The Bulgarian parliament will debate at first reading on Thursday constitutional amendments, proposed by Finance Minister Simeon Djankov, which will pave the way for the introduction of the so-called Financial Stability Pact.
Upon submitting the draft constitutional amendments to parliament at the end of May, Minister Djankov said he hoped the Pact could be adopted by the fall of 2011.
The three main pillars of Djankov's Financial Stability Pact to be solidified via constitutional amendments are introducing a limit to allowed budget deficit, restricting the ability of the state to redistribute public funds as a percentage of the GDP, and introducing a qualified majority vote of two-thirds of the votes in Parliament to change Bulgaria's direct taxes.
The plan envisages capping the budget deficit at 2% of GDP product and spending at 40% of GDP.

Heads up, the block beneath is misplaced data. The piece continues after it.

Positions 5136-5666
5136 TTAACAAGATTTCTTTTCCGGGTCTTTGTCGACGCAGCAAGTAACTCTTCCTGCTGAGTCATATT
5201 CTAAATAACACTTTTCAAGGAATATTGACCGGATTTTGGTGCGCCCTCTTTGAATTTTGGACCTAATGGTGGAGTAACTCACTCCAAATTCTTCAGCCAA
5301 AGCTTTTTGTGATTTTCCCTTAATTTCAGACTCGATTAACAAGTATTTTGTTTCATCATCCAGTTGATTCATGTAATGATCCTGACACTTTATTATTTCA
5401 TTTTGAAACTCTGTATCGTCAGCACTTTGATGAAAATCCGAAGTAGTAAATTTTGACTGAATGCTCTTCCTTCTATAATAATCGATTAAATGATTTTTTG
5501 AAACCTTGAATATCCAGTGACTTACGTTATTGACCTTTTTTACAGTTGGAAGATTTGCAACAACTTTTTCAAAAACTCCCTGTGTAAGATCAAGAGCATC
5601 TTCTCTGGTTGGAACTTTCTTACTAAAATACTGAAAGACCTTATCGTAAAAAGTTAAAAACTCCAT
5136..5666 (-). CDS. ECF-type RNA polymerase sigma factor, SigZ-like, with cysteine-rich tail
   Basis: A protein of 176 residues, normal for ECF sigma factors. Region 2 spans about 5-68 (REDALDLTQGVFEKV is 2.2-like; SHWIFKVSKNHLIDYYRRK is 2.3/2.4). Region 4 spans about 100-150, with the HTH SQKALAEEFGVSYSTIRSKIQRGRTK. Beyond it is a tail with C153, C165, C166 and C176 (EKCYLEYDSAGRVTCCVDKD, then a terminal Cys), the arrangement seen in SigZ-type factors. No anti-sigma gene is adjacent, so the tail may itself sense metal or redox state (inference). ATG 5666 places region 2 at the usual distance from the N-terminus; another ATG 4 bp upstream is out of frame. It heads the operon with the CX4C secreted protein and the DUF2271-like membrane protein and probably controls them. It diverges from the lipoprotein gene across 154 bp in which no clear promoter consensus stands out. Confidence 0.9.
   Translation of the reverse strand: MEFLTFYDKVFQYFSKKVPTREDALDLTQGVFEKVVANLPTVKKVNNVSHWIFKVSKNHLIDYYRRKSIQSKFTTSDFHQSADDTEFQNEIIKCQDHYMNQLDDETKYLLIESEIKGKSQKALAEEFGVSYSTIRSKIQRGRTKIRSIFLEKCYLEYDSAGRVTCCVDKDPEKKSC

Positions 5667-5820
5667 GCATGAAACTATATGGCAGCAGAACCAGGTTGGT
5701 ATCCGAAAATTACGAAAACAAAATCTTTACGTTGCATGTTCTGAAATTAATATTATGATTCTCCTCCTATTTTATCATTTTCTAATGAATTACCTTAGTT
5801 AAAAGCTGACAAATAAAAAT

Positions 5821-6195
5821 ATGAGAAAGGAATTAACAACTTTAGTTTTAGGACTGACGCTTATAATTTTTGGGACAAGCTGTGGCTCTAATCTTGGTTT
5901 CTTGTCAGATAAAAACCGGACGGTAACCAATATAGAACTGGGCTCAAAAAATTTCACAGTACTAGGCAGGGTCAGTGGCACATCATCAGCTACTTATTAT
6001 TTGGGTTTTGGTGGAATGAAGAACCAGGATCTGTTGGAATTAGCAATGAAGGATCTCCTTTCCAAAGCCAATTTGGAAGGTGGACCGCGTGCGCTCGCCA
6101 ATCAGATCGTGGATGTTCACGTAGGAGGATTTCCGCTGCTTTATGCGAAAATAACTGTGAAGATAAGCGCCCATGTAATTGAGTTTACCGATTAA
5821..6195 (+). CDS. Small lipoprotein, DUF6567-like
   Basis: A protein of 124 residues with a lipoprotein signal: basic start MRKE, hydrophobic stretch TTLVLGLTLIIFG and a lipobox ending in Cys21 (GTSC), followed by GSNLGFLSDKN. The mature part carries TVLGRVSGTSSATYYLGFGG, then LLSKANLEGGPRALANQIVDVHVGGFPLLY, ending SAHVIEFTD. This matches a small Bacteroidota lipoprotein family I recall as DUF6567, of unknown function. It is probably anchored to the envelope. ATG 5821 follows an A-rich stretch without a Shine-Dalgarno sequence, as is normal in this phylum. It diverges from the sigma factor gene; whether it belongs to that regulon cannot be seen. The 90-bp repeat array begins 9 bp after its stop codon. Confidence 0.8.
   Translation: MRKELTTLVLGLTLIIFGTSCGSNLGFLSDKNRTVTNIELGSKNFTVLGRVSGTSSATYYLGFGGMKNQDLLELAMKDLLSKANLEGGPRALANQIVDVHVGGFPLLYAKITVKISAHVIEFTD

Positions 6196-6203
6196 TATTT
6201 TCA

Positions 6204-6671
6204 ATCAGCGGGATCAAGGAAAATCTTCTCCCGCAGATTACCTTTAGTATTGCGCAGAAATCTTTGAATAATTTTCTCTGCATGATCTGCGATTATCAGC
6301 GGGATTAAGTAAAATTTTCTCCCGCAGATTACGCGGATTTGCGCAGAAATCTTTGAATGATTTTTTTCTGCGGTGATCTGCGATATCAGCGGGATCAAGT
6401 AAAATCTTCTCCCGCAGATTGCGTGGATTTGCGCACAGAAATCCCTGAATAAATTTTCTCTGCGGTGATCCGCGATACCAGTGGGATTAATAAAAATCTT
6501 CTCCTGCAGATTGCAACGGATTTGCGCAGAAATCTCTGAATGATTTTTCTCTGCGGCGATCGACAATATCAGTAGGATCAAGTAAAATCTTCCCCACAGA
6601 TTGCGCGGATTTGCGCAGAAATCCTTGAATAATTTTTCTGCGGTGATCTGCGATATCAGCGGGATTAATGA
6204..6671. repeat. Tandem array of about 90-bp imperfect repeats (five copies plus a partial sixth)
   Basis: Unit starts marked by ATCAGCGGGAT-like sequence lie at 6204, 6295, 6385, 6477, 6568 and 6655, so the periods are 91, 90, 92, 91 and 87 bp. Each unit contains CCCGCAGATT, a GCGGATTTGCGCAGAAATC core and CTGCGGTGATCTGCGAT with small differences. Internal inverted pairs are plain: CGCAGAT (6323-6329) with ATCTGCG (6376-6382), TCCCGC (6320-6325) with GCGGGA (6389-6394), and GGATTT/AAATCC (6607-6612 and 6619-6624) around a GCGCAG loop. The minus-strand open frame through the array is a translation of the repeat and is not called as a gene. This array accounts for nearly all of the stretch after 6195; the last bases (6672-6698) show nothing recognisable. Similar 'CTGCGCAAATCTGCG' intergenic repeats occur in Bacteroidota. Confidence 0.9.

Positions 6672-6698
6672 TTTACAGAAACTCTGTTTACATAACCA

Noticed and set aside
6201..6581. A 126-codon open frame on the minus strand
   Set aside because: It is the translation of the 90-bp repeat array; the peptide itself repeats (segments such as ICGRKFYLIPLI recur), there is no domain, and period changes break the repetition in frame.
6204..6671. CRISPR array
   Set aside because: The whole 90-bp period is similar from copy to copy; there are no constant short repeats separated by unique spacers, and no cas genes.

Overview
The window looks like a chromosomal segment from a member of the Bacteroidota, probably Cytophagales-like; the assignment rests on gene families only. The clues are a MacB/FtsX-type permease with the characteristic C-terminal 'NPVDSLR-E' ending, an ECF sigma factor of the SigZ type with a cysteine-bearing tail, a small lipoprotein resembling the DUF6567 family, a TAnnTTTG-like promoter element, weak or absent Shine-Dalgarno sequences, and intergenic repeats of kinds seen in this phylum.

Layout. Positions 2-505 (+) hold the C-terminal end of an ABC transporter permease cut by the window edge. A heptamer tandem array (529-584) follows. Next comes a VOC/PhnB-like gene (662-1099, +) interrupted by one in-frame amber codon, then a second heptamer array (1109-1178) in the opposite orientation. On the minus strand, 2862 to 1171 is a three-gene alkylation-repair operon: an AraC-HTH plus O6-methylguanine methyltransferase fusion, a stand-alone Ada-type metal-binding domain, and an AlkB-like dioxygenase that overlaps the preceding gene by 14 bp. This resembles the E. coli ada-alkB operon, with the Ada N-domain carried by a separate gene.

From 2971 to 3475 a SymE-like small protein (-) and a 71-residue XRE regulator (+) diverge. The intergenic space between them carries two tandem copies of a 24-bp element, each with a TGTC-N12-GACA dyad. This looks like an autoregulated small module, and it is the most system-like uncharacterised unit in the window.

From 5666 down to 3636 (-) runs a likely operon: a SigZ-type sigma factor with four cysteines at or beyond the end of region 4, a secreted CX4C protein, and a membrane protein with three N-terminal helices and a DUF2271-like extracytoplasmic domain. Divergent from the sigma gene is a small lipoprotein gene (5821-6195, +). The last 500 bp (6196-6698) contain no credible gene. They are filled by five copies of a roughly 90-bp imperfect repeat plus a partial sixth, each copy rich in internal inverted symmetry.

Djankov's Financial Stability Pact is expected to enter into force as of January 1, 2013, several months before the expiration of the four-year term of the Borisov Cabinet and before the regular parliamentary elections provided that the government serves its full term. This means that the Pact, if approved, will be in force for those ruling Bulgaria after the present Cabinet of Boyko Borisov.
Djankov believes that the proposed measures will "cement" Bulgaria as having one of the strictest fiscal policies in the European Union, and will be supported by both the rightist and the center-leftist opposition.
In order to amend the Bulgarian Constitution, the Borisov government will need to have the support of two-thirds of the MPs, or 160 MPs.